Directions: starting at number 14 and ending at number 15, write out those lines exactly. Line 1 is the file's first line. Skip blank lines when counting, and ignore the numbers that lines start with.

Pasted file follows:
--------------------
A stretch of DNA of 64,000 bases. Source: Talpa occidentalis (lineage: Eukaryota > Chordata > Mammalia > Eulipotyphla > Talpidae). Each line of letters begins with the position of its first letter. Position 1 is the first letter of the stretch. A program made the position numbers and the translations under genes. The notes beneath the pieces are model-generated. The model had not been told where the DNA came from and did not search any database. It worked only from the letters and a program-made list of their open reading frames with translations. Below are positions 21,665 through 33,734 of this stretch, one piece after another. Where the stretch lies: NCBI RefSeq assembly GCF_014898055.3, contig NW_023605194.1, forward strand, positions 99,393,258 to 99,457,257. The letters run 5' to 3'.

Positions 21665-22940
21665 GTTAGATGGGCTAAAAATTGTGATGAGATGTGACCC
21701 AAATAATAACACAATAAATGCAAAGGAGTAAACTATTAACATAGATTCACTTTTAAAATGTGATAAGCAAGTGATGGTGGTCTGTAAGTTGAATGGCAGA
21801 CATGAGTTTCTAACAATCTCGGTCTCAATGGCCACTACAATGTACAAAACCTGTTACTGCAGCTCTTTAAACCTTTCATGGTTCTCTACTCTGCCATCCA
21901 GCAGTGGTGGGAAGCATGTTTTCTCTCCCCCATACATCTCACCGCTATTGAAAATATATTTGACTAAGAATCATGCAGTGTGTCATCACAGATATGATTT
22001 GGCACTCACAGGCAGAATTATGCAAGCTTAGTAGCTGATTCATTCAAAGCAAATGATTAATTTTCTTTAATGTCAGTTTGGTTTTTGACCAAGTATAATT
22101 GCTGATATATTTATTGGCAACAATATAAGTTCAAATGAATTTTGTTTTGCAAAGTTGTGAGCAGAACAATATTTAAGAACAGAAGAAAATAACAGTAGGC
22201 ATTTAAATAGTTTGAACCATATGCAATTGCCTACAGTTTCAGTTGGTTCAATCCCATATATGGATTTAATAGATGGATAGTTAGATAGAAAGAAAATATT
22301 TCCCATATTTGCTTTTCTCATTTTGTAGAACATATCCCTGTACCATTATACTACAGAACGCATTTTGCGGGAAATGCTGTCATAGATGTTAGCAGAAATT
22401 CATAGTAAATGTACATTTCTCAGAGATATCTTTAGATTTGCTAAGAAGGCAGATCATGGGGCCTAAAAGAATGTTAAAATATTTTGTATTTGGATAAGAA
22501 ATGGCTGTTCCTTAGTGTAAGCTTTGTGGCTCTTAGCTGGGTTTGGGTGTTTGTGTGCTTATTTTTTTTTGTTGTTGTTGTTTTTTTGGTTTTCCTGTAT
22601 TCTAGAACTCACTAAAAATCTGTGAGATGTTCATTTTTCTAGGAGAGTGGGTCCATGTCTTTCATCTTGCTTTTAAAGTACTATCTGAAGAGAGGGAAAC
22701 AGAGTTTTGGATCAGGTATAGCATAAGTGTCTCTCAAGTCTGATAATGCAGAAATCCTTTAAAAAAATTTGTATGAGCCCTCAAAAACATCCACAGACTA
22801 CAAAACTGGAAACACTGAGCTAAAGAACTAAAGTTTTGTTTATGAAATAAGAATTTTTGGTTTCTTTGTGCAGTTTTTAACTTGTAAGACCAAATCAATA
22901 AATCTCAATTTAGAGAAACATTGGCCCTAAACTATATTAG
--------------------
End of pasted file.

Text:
22701 AGAGTTTTGGATCAGGTATAGCATAAGTGTCTCTCAAGTCTGATAATGCAGAAATCCTTTAAAAAAATTTGTATGAGCCCTCAAAAACATCCACAGACTA
22801 CAAAACTGGAAACACTGAGCTAAAGAACTAAAGTTTTGTTTATGAAATAAGAATTTTTGGTTTCTTTGTGCAGTTTTTAACTTGTAAGACCAAATCAATA